That’s what a dad asked me at a Wesleyan University information session caught on film for the recent higher-education documentary Ivory Tower. Traditionally, a college degree has been a marker of independence as graduates embrace the opportunity to stand upon their own two feet, but today those receiving degrees are often riddled with debt and with doubt. When these graduates wind up back in their parents’ basements, when they feel clueless about how to enter a challenging job market, when they have no idea how to convert their classroom experience into action in the world, they exemplify the failure of the American promise that education makes you free and self-reliant. We in higher education must renew that promise by demonstrating how pragmatic liberal education provides students with greater independence and capacity for productive work well beyond graduation day.

As I show in Beyond the University: Why Liberal Education Matters, this promise has been part of our history since the earliest days of the republic. It would be hard to find an American figure more devoted to a broad, liberal education than the author of the Declaration of Independence, Thomas Jefferson. He argued that the health of a republic depends on the education of its citizens because only an educated citizenry can push back against the tyranny of the powerful. His “frenemy” John Adams maintained that citizens of all walks of life deserve to learn the principles of freedom:

“The whole people must take upon themselves the education of the whole people, and must be willing to bear the expenses of it.”

Although our nation’s commitment to education runs deep, we’ve also long been suspicious about what those kids were really learning. Ben Franklin was pretty sure that some of the guys up at Harvard were largely being schooled in cultivated condescension, and populist criticism of higher ed today rightly condemns the amenities arm race through which supposedly rigorous schools pander to the worst instincts for luxury, partying and callousness. Colleges may be selling the full spa experience to wanna-be investment bankers, but families are often borrowing heavily only to discover that the college diploma is no sure ticket to economic self-sufficiency.

Another of America’s great prophets of independence is Ralph Waldo Emerson, who gave his celebrated lectures “The American Scholar” and “Self-Reliance” in the mid-1800s. Emerson saw education as a process through which one learned to absorb more of the world while also acquiring abilities to respond productively to it. Higher education should ignite students’ spirit and intelligence: Colleges only serve us well, he wrote:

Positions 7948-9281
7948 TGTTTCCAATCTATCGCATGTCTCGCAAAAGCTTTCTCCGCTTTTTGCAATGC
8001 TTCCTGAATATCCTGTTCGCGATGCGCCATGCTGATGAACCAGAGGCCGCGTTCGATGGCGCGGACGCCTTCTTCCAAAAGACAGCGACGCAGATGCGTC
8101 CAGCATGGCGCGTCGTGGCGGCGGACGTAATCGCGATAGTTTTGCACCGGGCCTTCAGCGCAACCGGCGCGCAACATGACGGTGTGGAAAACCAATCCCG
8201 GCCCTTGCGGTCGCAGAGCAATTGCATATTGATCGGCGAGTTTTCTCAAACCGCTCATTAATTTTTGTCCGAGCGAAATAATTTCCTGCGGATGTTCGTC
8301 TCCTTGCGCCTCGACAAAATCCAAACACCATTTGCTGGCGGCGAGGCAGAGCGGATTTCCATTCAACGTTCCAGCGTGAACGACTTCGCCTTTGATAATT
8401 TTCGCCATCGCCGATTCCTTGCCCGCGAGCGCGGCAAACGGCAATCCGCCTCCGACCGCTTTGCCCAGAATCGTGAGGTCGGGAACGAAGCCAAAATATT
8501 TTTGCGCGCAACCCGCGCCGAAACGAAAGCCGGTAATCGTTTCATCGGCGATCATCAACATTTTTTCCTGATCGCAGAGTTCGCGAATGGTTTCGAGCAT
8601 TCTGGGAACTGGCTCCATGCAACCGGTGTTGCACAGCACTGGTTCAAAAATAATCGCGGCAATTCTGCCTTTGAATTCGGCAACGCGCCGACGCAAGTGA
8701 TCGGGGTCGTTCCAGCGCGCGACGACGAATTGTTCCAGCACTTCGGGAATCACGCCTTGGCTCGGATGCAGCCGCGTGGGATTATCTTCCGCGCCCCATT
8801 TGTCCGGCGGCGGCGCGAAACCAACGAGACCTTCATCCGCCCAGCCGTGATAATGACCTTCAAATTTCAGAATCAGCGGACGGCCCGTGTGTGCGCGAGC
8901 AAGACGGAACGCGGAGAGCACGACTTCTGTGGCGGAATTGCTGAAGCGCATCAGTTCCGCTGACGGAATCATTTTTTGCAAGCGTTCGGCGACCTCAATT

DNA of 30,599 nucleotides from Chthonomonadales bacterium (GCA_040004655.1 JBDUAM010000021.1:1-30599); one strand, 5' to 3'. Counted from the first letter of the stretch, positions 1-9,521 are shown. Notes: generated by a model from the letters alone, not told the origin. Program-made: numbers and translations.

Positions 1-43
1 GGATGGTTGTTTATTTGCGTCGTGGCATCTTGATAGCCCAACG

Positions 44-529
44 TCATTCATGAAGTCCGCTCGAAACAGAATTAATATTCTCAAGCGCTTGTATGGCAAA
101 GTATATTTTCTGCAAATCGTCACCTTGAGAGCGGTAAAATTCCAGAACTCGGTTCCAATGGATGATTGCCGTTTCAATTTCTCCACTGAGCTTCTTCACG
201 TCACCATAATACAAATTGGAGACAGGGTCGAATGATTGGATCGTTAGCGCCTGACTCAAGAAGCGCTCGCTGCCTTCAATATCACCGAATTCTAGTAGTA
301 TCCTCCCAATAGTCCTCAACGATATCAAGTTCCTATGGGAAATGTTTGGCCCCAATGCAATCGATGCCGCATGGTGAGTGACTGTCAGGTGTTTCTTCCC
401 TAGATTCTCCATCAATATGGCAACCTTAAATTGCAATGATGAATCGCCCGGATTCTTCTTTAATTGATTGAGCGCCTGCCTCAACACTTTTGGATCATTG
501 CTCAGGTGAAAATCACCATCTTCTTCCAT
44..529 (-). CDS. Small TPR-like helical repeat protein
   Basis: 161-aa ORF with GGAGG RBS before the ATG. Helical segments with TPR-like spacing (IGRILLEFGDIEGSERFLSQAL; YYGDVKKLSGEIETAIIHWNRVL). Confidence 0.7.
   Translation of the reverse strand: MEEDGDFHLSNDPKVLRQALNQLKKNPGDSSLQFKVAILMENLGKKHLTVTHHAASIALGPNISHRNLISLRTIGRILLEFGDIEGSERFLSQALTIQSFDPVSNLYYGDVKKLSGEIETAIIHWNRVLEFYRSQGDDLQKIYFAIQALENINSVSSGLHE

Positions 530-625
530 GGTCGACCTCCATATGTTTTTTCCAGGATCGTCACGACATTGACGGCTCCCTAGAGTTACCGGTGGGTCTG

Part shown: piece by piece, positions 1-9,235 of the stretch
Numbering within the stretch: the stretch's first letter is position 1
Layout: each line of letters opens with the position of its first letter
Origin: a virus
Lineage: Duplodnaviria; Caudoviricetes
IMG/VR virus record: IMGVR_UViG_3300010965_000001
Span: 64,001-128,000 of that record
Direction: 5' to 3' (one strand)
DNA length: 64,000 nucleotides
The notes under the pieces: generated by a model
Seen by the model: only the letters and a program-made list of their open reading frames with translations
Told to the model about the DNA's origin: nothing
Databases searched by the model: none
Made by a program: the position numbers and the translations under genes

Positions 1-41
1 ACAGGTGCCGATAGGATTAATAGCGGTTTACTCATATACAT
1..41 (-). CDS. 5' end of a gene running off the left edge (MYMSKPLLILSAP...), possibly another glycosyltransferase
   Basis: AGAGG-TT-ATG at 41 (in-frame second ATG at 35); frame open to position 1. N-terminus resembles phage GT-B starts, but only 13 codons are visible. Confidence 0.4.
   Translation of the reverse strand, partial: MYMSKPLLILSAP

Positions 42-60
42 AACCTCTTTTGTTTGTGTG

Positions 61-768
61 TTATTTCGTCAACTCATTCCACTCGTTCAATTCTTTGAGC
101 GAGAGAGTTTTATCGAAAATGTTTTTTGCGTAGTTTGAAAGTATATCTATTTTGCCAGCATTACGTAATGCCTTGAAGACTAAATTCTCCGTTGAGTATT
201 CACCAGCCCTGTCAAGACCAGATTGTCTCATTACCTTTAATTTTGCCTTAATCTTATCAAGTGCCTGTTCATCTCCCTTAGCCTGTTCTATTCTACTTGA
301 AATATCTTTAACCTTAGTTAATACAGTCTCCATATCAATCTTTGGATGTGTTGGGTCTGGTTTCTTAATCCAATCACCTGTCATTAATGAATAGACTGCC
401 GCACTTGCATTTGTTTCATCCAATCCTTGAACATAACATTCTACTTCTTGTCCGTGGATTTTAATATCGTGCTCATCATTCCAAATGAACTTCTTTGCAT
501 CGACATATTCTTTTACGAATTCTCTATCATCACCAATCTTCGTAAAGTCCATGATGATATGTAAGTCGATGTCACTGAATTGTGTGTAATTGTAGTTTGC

“When they aim not to drill, but to create; when they gather from far every ray of various genius to their hospitable halls, and, by the concentrated fires, set the hearts of their youth on flame.”

Setting hearts aflame for Emerson didn’t just mean creating a sense of inner transformation – he was committed to the idea that a liberal education made you more effective beyond the university. Becoming more effective in the work you have chosen was at the core of what he called self-reliance. The opposite of self-reliance for Emerson was conformity, a pervasive force in his time as it is in ours.

Hoping to capitalize on the anxieties of parents and students, many today are calling for a more vocational style of learning. Unfortunately, demands for a more efficient, practical college education are likely to lead to the opposite: men and women who are trained for yesterday’s problems and yesterday’s jobs, men and women who have not reflected on their own lives in ways that allow them to tap into their capacities for innovation and for making meaning out of their experience. Under the guise of “practicality” we are really hearing calls for conformity, calls for conventional thinking that will impoverish our economic, cultural and personal lives.